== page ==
I hope that your Thanksgiving was a meaningful holiday experience! This year, rather than braving the airport rush to get home to our families, we chose to enjoy Thanksgiving dinner with some of our Dallas closest friends. As it was a chocolate-loving crowd with gluten-free eaters, and considering I have already baked my quota of holiday pies for the decade, I chose to make something extremely different: a no-bake, decadent chocolate terrine.
This recipe had just 3 ingredients, dirtied a minimal number of bowls, and gave the appearance that I had spent all day in the kitchen crafting it. Plus, it’s gluten free and dairy free. Don’t tell, but it took me about 30 minutes from start to finish, including pasteurizing the eggs.Before jumping into the recipe, I should mention that a “terrine” is simply putting items into a rectangular mold, and when firm, unmolding it as a loaf. It can then be sliced. You often see terrines with assorted meats, or with vegetables, and often with gelatin helping hold the whole thing together. But not this chocolatey melt-in-your-mouth delight.
Equipment that you will need to make this dish:
- saucepan with .5″-1″ water plus bowl that is bigger than the pot and can sit on top of it without touching the water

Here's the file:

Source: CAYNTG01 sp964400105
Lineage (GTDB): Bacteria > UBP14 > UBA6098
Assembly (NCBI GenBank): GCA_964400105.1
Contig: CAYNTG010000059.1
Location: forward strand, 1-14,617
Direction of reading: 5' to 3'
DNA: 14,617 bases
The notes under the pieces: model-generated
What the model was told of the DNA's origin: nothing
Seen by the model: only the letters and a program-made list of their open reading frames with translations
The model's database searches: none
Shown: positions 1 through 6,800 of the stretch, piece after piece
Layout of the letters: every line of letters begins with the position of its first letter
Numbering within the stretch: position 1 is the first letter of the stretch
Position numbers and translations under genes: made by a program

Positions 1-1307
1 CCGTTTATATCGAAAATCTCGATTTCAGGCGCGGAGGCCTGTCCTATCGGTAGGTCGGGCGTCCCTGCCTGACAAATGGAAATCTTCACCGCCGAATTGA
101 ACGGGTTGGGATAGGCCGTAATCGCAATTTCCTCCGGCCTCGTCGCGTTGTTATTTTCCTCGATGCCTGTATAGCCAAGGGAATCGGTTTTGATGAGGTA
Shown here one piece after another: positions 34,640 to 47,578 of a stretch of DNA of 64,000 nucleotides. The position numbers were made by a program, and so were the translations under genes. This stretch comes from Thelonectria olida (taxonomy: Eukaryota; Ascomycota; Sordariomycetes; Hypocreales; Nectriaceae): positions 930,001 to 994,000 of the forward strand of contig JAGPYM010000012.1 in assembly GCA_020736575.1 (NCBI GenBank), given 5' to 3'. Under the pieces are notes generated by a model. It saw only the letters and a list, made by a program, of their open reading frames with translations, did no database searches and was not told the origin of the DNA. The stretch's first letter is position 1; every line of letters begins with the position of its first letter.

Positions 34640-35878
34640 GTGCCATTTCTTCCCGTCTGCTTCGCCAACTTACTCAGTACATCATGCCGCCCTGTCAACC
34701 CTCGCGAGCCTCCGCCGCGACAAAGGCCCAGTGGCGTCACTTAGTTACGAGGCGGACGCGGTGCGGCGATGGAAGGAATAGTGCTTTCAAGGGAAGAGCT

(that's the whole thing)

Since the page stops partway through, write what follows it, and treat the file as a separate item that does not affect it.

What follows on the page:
- whisk or stand mixer with whip attachment
- loaf pan or terrine mold (I use a Pyrex loaf pan, you can use anything rectangular, including building one from cardboard cereal boxes)
- parchment paper
Ingredients (adapted from Gisslen 2008)
- 12 oz bittersweet chocolate, chopped into small, even sized pieces
- 2 oz orange liqueur
- 6 eggs, separated
- extra fine granulated sugar (optional)
- unsweetened cocoa powder, for dusting
At this point, I want to note that the eggs will not be cooked. Given food safety concerns about salmonella on the eggshells, I pasteurize mine if serving raw. Easy instructions can be found here. It only takes a few minutes, but you will need an accurate digital thermometer. If you are going to pasteurize them, do this before starting the terrine recipe.
- Line loaf pan with parchment paper. I do this by taking a sheet of parchment that is larger than the pan’s dimensions, as ideally you would make this out of one sheet. Once I have the parchment rectangle in the size that I want, I cut the corners on a diagonal, then sit it into the pan so that the cut corners fold behind the sheet and into the pan neatly and upright. (Here is a good example.) Ideally you will not have many wrinkles or rough edges, as the lining of the paper becomes the top of your terrine.
- Make a double boiler on your cooktop by putting about 1″ water in your small pot and bringing it up to a simmer (small bubbles). Make sure the large bowl fits over the pan without touching the water! Under no circumstances do you want water getting into your chocolate, or it will stiffen up!
- Whip egg whites to soft peaks; the tips of the peaks will flop over and the eggs will begin to take on a white color. Set aside.